21 Dec A Perfect Start to the Year!
A real food challenge
January is a great time to get started on a new path but the standard new years resolutions rarely last, so I have come up with a plan to get us all into better shape for the rest of the year.
The aim: To see how perfect we can be for 2 whole months.
What this is not!
It’s not a fad diet: What’s the point of making a change that would not be healthy or possible to follow for the rest of your life? A super low calorie diet could help you lose weight but you will eventually be malnourished and as soon as you go back to your old ways you will regain all the weight if not more. A super low carb diet again may help you lose some pounds but can you keep it going and maintain your energy levels at work and at the gym?
It’s not a detox: A detox really is a pointless exercise, much like the low calorie diet, even if we do get rid of some toxins through detoxing we will only replace them back to their original levels as soon as we go back to our old ways. This can also be a massive shock to the body which can actually be detrimental to our health rather than positive. Read more here.
So whats different with this new plan then?
“A Perfect Start to the Year” has been designed with long term change in mind. The changes that we implement are going to made for a whole two months from the 1st of January the 1st of March. The hope is that once you have followed something for this amount of time many of the positive changes will become permanent. So if we end up with a diet at the end of December that is 50% bad and follow the 100% good for full 2 months then when we go back closer to our old ways we will hopefully be more like 25% bad but 75% good. If we could stick at that level until next year then we can rerun the perfect start and improve things even further.
- No sugar at all, nothing with sugar as an added ingredient and no sweeteners.
- Cut out all processed grains, no bread, pasta, cereals or crackers.
- No alcohol.
- No canned drinks including diet.
- No fruit juice.
- Limited dairy, only enough for tea and coffee and no latte’s.
- No caffeine after midday.
- No crisps.
- Carbs limited to one meal a day and should be a maximum of a fist sized portion.
- Only 2 pieces of fruit max per day.
- Unlimited vegetables, it really is hard to eat too much.
- A good size portion of protein with every meal.
- Must eat at least 4 portions of different veg with both lunch and dinner.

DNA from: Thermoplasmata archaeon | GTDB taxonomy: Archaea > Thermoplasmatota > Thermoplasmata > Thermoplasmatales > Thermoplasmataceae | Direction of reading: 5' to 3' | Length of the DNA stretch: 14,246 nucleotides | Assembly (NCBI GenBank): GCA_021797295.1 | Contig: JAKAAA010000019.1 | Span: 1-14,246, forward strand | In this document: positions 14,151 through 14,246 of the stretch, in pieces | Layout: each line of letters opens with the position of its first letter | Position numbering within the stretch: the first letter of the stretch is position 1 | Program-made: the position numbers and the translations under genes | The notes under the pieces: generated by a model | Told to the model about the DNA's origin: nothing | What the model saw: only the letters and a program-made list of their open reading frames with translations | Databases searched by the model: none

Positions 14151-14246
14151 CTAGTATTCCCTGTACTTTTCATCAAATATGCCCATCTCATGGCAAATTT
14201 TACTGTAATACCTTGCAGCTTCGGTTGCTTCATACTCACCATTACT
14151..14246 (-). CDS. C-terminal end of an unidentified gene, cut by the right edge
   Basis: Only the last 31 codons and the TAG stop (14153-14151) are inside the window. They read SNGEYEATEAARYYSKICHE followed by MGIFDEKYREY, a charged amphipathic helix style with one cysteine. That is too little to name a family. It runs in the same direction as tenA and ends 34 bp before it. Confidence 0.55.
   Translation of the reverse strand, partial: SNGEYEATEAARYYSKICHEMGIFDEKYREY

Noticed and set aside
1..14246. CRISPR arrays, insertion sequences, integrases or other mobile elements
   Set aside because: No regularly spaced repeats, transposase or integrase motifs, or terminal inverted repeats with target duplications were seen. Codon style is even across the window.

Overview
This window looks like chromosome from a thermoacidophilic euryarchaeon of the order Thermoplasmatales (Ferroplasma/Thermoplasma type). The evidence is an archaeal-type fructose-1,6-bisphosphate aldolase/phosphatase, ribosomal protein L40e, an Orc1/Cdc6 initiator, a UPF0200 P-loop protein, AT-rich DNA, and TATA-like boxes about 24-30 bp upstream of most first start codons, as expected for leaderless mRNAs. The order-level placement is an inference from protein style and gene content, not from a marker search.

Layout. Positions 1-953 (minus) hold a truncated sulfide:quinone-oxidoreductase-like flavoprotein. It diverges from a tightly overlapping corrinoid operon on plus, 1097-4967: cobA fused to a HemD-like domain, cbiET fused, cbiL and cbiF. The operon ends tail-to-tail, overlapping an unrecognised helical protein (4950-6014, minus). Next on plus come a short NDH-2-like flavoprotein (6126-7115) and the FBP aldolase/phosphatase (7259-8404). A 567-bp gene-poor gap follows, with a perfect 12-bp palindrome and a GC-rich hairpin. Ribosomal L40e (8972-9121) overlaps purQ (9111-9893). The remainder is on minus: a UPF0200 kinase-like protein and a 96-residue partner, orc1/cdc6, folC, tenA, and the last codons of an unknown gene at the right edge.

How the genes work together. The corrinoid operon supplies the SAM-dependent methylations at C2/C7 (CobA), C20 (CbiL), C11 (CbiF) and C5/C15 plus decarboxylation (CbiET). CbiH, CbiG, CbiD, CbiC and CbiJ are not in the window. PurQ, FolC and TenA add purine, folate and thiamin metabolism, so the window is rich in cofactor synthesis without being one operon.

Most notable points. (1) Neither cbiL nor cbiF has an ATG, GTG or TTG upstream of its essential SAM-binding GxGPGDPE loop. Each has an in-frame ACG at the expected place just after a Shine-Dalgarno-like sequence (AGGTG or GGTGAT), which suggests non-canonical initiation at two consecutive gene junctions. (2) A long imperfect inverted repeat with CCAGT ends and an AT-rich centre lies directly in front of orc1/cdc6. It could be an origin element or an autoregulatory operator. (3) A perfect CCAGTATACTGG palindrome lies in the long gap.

- Try at least 1 new vegetable each week.
- Try cooking new meals, get a good new recipe book.
- No snacks, if your getting hungry between meals just eat bigger meals.
- At least 2 litres of water per day.
- High protein breakfast.
- Make a plan for exercise and stick to it!
- A big focus on sleep.
- No weighing and measuring just make sure you feel full and satisfied after your meals.
The most important thing from all of this is that we are eliminating all processed food from our diet and cutting down on all sugars including natural ones.
If you remember nothing else remember this:
- There are only two aisles in the supermarket, meat and vegetables.
- Eat nothing with an ingredients list or that is sold in a packet and not in it’s original whole food form.
When people say to me, “You need to watch out for all that hidden sugar, fat and salt”, I think, well its not hiding very well its in all that processed food! I don’t need to spend hours reading all those confusing labels to know that. There’s not much hiding in good old meat and veg, just actual food how it is supposed to be.
Why sleep? Whats that got to do with it?
Try to rotate your meat and vegetables so that your not eating the same things everyday.
- Mon: Chicken day
- Tues: Beef day
- Weds: Fish day
- Thurs: Lamb day
- Fri: Pork day
- Sat & Sun: Anything, mix it up
If this is too routine for you, no problem, just make sure you eat different things all the time. Remember a healthy balanced diet is one that is varied and not one where you eat the same chicken salad everyday for lunch.
So what carbs are ok then if bread and pasta are out?
Potatoes, sweet potatoes, rice, whole oats (gluten free are best) and pulses like lentils and kidney beans are all good sources of carbs in their whole food form. Pulses are good as they also provide a good amount of protein too.
Ok so when I was writing this the original guidelines had no puddings in there but that is a bit mean. How about a few berries and a little whipped cream or a fruit salad. Just try and keep it within the above guidelines and its ok.
Exercise and good nutrition is for life and not just for new year!
Please let me know any questions you have, anything you think we should add into theguidelines and how you get on in the comments below!